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China's crackdown extends to Nepal

As defense analysts focus on escalating tensions in the South China Sea, recent events in Nepal confirm that China's geopolitical influence is growing in South Asia as well. From a report yesterday by the AP:

Nepalese authorities prevented exiled Tibetans from celebrating their spiritual leader the Dalai Lama's birthday on Wednesday over concerns that gatherings would turn anti-Chinese.…

Nepal says it cannot allow protests on its soil against any friendly nations, including China.

Police guarded the Chinese Embassy and its visa office in Katmandu against any protests, and areas populated by Tibetans were put under heavy security.

Authorities earlier said they would allow celebrations inside monasteries provided there are no banners or slogans against China.

Nepal has long been a pawn in the simmering border dispute between India and China that dates back to the Sino-Indian War of 1962, a month-long conflict which established the borders as they stand today. Since the war, China has claimed the northeastern Indian state of Arunachal Pradesh as a rightful part of South Tibet. India considers Aksai Chin, on China's western frontier, to be a part of Kashmir. The last decade has seen tensions slowly mounting on the border between the two nations, tensions that have spilled over into the country's relations with the border countries of Nepal and Bhutan. Analysis from the Jamestown Foundation explains how China has maneuvered to gain the upper hand in Nepal (links added):

The ongoing political paralysis in Nepal -- caused by the small Himalayan nation's inability to draft a Constitution -- coupled with the rise of Maoists as a major political force in Nepal's mainstream politics have created the ideal conditions for Beijing to increase its leverage and influence over Nepal. New Delhi is wary of the pace with which Beijing has been able to apply pressure on the Nepalese leadership, make inroads into the political, economic and strategic dynamics of Nepal's development and control the activities of nearly 20,000 Tibetan refugees living in exile in Nepal.… New Delhi is desperately trying to limit Chinese influence to prevent Nepal from becoming China's backyard.

Closer ties between China and Pakistan, especially over Pakistan's nuclear program, have Indian observers similarly worried. In short: Watch this space.

PRAKASH MATHEMA/AFP/Getty Images

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What’s up with those Jiang Zemin death rumors?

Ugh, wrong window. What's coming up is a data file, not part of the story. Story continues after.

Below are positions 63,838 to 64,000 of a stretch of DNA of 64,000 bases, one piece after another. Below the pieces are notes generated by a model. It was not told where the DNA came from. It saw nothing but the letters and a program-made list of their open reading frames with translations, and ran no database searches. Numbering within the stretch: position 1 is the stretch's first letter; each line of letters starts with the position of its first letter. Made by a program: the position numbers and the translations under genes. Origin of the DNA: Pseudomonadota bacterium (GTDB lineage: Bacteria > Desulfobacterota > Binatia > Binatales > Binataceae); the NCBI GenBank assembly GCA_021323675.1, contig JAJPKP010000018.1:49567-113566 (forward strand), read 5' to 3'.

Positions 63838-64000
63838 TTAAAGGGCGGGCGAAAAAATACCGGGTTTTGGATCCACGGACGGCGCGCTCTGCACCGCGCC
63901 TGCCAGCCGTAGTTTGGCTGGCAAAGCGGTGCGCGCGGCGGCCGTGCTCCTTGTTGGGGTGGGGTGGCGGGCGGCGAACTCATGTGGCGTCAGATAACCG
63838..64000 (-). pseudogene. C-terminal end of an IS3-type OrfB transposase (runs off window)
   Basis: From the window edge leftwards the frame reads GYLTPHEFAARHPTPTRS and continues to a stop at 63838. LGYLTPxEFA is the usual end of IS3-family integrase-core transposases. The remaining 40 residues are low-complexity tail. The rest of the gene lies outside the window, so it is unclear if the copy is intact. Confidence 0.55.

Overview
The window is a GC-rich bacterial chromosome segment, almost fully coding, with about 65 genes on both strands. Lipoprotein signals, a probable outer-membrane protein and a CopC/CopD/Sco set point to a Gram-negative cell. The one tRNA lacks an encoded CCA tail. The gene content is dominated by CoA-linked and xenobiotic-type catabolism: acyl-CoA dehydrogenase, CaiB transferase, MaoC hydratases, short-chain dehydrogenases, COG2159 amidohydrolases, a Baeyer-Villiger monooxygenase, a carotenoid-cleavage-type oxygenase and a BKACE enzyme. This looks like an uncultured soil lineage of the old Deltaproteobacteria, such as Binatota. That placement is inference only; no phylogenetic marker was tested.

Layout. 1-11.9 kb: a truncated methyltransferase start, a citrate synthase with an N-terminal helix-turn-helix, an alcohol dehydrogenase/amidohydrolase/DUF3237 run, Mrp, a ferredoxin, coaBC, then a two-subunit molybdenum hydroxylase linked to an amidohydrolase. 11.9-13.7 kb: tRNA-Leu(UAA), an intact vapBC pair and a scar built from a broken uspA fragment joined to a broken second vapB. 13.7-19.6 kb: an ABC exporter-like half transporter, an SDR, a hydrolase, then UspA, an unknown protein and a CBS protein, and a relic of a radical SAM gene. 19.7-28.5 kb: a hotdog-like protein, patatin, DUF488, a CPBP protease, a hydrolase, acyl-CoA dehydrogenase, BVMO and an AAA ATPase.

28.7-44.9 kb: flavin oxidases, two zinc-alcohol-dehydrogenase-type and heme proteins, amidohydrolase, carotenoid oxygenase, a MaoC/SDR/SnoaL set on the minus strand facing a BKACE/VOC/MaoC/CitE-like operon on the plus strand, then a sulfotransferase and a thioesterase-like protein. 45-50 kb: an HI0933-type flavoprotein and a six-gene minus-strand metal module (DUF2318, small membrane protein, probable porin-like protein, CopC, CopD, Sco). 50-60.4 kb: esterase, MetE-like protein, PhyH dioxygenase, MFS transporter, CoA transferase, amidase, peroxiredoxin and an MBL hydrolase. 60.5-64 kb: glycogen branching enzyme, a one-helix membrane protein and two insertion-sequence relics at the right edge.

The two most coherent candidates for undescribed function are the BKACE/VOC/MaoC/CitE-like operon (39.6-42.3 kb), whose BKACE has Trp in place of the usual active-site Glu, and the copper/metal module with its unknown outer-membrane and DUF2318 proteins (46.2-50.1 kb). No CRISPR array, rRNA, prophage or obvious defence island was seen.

Internet death rumors have (falsely) claimed the lives of everyone from teen hearthrob Justin Bieber to poor Jeff Goldblum (who was reported to have fallen off a cliff in New Zealand).

Given that less-than-stellar track record, the press is taking a very cautious approach to the latest rumors that former Chinese leader Jiang Zemin has died.

The Internet rumors spread after the 84-year-old Jiang Zemin-- who held power for 12 years before handing control to President Hu Jintao in 2002 -- didn't appear last Friday at a celebration marking the 90th anniversary of the Communist Party's founding. According to the Daily Telegraph, TV stations and newspapers in Hong Kong, Japan, and South Korea all reported his death, but most outlets are being more careful. 

Today, China's Xinhua News Agency quoted officials calling the reports "pure rumor." Interestingly, they didn't say he hadn't died, said David Lampton, director of the China Studies Program at Johns Hopkins University.

Lampton, who made clear he didn't know whether Jiang Zemin was alive or dead -- and didn't want to speculate -- called China's response a "non-denial denial."

"It could be he is close to death and so they don't want to say anything," Lampton said.

Minxin Pei, director of the Keck Center for International and Strategic Studies at Claremont McKenna College, agreed. "There must be something to the rumors, he must be ill, but I don't think he's dead yet," he told Foreign Policy. "The Chinese government has never made up lies of that magnitude -- saying someone is alive when they are actually dead."

So if it's true he passed away, why wouldn't they come out and say it?

Lampton said there are a number of possible reasons.

"The regime may be trying to orchestrate how to play his role to the populace," he said. "Because he was in power so long, there are lots of policy issues they need to work through."

"The media systems are less controllable than in the past," said Lampton. "They may want to get their propaganda ducks in a row before making an announcement."

Whatever the case, Chinese Internet censors have gone into overdrive, the Telegraph reports.

"Searches for ‘Jiang Zemin' in Chinese or simply ‘Jiang' ... drew warnings on Sina Corp.'s popular Twitter-like service that said the search was illegal," according to the paper.

Lampton pointed out that the party is also in the midst of planning for Hu Jintao's succession (presumably to Vice President Xi Jinping) and there could be a debate within the party about how to burnish Jiang Zemin's legacy.

"Each generational leader is always fearful of being overshadowed by his predecessor. They don't want to be diminished while you're praising their predecessor." 

AFP/ Getty Images